That said, the Iran deal is far from finished. As the president cautioned: “We’re not done yet. There are a lot of details to be worked out, and you could see backtracking and slippage and real political difficulties, both in Iran and obviously here in the United States Congress.”
On Congress’s role, Obama said he insists on preserving the presidential prerogative to enter into binding agreements with foreign powers without congressional approval. However, he added, “I do think that [Tennessee Republican] Senator Corker, the head of the Foreign Relations Committee, is somebody who is sincerely concerned about this issue and is a good and decent man, and my hope is that we can find something that allows Congress to express itself but does not encroach on traditional presidential prerogatives — and ensures that, if in fact we get a good deal, that we can go ahead and implement it.”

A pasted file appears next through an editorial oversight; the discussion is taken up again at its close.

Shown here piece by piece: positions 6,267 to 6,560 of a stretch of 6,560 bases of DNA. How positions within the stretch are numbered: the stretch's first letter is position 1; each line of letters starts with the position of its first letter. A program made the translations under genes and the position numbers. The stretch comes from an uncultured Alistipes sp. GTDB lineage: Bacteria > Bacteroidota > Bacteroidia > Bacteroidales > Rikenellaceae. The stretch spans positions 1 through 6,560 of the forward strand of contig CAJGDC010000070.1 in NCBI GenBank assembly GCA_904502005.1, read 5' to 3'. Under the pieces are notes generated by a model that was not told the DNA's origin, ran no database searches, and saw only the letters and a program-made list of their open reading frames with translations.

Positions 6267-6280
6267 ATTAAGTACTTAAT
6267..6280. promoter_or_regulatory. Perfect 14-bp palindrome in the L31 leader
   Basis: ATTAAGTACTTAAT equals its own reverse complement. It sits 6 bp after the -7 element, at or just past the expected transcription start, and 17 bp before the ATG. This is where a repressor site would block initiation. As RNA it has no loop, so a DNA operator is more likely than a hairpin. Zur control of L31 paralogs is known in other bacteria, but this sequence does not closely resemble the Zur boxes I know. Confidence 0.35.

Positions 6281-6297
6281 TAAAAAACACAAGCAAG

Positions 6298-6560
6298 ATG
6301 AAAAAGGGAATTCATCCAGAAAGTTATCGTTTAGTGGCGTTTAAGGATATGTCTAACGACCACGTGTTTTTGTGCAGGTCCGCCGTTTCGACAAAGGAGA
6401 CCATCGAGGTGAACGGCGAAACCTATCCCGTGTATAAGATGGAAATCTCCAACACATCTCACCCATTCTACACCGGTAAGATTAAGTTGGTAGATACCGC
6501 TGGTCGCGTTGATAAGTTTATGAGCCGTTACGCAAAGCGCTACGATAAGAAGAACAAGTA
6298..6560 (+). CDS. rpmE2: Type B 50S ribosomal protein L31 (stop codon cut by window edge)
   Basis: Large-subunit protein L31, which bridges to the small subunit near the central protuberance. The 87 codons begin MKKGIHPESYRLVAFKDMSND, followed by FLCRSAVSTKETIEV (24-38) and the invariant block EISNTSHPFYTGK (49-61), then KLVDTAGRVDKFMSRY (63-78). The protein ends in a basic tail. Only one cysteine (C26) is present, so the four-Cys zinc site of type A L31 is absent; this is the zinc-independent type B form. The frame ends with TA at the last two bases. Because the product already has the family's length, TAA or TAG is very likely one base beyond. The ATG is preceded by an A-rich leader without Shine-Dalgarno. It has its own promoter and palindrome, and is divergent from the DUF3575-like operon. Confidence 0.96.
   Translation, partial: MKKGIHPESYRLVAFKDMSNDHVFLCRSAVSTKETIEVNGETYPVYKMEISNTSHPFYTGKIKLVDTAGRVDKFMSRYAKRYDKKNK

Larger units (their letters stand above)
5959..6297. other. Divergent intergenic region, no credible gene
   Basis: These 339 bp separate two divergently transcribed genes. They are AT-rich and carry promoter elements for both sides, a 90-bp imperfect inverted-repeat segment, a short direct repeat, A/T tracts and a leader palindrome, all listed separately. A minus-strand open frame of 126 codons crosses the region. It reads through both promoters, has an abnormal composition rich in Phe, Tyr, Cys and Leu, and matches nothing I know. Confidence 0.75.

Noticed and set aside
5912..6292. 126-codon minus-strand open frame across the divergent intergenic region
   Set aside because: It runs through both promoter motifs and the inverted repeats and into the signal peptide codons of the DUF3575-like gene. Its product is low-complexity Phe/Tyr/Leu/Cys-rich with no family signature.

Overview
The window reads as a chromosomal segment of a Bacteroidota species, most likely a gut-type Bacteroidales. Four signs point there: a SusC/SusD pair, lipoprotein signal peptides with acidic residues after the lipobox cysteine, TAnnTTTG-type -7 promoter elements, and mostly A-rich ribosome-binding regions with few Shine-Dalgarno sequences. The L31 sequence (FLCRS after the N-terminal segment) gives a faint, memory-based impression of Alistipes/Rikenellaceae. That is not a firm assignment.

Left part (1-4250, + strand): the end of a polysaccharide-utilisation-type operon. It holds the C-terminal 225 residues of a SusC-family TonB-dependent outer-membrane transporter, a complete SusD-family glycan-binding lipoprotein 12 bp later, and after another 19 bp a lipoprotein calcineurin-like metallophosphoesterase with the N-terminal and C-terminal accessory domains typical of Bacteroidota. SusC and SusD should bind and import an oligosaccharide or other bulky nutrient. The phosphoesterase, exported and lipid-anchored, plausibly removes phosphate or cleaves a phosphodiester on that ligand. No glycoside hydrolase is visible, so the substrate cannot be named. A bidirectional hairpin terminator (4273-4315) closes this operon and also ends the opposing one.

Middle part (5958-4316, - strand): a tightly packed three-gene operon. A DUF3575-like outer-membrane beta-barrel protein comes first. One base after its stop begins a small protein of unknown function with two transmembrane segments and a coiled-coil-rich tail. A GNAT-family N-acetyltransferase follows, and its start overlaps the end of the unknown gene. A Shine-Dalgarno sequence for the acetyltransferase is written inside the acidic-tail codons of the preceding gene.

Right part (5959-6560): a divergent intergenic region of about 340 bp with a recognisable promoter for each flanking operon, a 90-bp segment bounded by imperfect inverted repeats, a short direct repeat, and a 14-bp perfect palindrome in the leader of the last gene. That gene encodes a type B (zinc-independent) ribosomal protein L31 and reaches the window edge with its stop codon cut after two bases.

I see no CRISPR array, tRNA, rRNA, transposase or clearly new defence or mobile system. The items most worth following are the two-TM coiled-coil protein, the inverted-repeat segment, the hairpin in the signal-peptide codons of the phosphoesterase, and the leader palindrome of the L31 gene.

Since President Obama has had more direct and indirect dealings with Iran’s leadership — including an exchange of numerous letters with Iran’s supreme leader, Ayatollah Ali Khamenei — than any of his predecessors since Iran’s revolution in 1979, I asked what he has learned from the back and forth.
“I think that it’s important to recognize that Iran is a complicated country — just like we’re a complicated country,” the president said. “There is no doubt that, given the history between our two countries, that there is deep mistrust that is not going to fade away immediately. The activities that they engage in, the rhetoric, both anti-American, anti-Semitic, anti-Israel, is deeply disturbing. There are deep trends in the country that are contrary to not only our own national security interests and views but those of our allies and friends in the region, and those divisions are real.”